H+-ATPaseA ubiquitously expressed enzyme transporter present in the plasma membrane, as well as in endomembrane organelles—vacuoles, lysosomes, endosomes, the Golgi apparatus, chromaffin granules and coated vesicles—which acidifies intracellular compartments in eukaryotic cells. Acidification is necessary for such intracellular processes as protein sorting, protein degradation and coupled transport, zymogen activation, receptor-mediated endocytosis and synaptic vesicle proton gradient generation; it also plays a role in bone reabsorption and in sperm motility and maturation. H+-ATPase is a multisubunit complex composed of two domains: a cytosolic V1 domain responsible for ATP hydrolysis and a transmembrane V0 domain responsible for protein translocation.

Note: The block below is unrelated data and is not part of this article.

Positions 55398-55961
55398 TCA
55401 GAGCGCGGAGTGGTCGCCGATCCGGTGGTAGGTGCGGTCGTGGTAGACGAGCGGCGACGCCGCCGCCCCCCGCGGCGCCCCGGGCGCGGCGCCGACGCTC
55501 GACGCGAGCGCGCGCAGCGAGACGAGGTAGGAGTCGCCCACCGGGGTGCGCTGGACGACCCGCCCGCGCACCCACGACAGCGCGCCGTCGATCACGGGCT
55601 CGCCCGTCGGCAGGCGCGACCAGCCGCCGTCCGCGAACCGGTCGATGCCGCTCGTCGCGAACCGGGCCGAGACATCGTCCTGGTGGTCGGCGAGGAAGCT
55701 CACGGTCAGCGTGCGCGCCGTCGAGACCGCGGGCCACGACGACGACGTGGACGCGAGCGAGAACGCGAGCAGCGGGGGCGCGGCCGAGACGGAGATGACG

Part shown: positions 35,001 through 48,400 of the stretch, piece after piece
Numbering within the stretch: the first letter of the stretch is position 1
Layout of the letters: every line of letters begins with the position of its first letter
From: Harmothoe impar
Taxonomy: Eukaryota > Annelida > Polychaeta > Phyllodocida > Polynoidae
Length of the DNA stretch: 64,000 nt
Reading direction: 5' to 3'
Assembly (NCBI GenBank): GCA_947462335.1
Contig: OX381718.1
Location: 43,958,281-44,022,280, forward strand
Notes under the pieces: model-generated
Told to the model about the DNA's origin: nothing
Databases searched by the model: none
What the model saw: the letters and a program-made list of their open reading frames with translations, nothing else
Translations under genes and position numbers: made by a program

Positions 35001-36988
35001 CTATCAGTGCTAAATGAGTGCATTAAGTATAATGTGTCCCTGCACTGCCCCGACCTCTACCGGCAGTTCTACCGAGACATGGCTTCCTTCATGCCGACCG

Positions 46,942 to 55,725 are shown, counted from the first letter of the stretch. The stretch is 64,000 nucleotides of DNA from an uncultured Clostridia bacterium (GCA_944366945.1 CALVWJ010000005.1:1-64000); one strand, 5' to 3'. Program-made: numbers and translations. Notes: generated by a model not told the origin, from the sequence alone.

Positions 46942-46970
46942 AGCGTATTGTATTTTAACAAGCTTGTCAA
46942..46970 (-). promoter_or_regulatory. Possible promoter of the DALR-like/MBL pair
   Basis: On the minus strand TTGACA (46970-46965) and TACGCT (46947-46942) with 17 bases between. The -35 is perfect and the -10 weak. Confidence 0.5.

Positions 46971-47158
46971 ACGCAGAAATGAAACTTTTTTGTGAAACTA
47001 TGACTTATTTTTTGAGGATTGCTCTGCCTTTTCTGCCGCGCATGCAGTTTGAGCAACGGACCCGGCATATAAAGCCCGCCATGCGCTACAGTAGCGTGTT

Mechanisms of regulating H+-ATPase activity:
• Recycling of H+-ATPase-containing vesicles to and from the plasma membrane;
• Glucose-sensitive assembly/disassembly of the holoenzyme complex.
H+-ATPase mutations in the A3 gene cause recessive osteopetrosis; they have been implicated in tumour metastasis.